During the first 4 weeks’ of their annual leave entitlement you will need to calculate a worker’s normal remuneration which includes the elements set out above.  For the remaining 1.6 weeks’ annual leave, the usual complicated calculations apply.

This is too complicated, what are the risks if I don’t do anything about pay?

Workers can raise a grievance about the alleged breach of holiday pay. They must first contact ACAS to start the mandatory Early Conciliation procedure.

1) Workers can bring a claim in an Employment Tribunal within three months’ less one day from when the payment is dueif their employer does not:

a) Allow them to take their statutory leave entitlement.

b) Pay them in respect of unused leave on termination of employment.

c) Pay them a week’s pay for each week of leave.

2) The dismissal of a worker for asserting their statutory right to take annual leave under the Regulations, will be classed as automatically unfair regardless of length of service.The Tribunal has to calculate what is just and equitable compensation; the current maximum compensation is £78,335, but there will also be additional payments.

3) Unpaid statutory holiday pay can give rise to a claim of unlawful deductions from wages. This is significant because the claim will need to be brought within three months of the last in a series of deductions, meaning that years of unpaid holiday pay could be recovered.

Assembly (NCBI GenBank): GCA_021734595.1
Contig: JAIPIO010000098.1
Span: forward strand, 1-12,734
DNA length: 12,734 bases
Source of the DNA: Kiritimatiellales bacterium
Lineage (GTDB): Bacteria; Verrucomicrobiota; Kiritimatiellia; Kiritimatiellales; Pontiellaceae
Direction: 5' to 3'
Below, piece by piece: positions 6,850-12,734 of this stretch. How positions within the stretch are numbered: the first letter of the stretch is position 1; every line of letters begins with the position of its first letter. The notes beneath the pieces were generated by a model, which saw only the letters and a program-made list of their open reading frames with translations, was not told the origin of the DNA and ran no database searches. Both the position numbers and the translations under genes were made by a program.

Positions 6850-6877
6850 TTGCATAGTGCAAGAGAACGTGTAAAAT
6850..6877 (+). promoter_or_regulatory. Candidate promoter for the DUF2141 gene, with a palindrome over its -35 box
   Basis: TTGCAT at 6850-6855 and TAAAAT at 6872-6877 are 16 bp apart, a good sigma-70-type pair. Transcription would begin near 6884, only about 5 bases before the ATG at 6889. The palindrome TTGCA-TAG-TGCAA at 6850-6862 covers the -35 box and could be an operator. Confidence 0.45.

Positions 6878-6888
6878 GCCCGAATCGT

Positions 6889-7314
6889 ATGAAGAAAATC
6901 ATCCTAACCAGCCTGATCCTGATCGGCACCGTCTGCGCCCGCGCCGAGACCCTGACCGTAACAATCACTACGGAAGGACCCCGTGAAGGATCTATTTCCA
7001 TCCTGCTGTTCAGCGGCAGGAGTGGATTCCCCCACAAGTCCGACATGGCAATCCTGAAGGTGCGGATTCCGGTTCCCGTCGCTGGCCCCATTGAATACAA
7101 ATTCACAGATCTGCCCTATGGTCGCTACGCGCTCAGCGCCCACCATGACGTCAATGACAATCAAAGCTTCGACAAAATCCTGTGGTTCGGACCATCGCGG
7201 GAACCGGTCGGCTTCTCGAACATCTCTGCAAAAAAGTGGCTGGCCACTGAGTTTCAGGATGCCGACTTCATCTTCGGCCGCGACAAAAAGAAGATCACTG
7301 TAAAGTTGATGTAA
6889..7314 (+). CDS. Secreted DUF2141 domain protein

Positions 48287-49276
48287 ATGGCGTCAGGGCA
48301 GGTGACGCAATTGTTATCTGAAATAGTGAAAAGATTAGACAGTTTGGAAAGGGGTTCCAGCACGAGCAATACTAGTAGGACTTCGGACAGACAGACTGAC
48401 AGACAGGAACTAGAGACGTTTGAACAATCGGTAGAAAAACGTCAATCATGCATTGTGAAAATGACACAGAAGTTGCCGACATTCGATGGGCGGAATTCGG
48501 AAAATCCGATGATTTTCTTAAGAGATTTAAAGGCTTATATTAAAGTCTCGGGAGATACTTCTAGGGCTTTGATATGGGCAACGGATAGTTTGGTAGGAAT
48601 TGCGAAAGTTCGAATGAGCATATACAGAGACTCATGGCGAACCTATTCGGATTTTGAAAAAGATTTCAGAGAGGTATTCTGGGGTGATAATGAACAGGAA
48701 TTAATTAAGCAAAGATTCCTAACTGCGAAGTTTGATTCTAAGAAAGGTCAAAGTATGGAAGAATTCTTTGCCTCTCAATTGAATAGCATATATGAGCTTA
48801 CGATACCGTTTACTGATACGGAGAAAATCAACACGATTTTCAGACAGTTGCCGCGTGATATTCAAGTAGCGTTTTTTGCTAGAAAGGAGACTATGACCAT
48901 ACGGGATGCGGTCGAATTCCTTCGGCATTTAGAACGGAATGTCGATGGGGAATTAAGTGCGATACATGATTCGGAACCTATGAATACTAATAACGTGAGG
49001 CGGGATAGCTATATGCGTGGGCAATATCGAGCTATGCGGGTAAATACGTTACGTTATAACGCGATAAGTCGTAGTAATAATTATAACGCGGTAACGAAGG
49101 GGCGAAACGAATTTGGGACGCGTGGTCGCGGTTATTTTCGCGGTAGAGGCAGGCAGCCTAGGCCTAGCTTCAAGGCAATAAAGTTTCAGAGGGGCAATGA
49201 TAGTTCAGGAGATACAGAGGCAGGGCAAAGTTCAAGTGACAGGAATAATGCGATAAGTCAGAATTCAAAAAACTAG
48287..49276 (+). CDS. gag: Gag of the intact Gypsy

NB – Where claims are presented on / after 1 July 2015, the Employment Tribunal will only be able to look back for two years from the complaint.

4) There is a time limit of six years for a worker to make a claim for sums due under their contract of employment; civil courts have the jurisdiction.

What should I do next?

  1. Review workers’ contracts of employment to check their annual leave entitlement.
  1. Consider whether workers have a global or short contracts.
  1. Look at each worker’s remuneration and analyse additional payments to see whether they are intrinsically linked to the performance of the worker’s contractual tasks and relate to thepersonal and professional status of the worker.
  1. Based on the above, ensure that normal remuneration is paid for the first 4 weeks’ of workers annual leave, and a week’s pay is paid for the remaining 1.6 weeks’.
  1. If concerned about potential claims, you could pay workers on annual leave for three months, asthere will be no series of deductions on which to base a claim. Once this has ceased, you or your HR department can calculate annual leave payments based on the Directive’s normal remuneration and then the Regulation’s week’s pay.
  1. Consider updating contracts of employment or handbooks.

Train HR or those involved with holiday pay to understand the impact of recent case law and avoid the risk of claims.

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About Rebecca Harmer

Rebecca is a solicitor in the employment law team at Wright Hassall<UrlBlockedError.aspx>. She advises individuals and companies on all areas of employment law, including restrictive covenants, grievances, disciplinary matters, redundancy situations, unfair dismissal, discrimination and whistleblowing.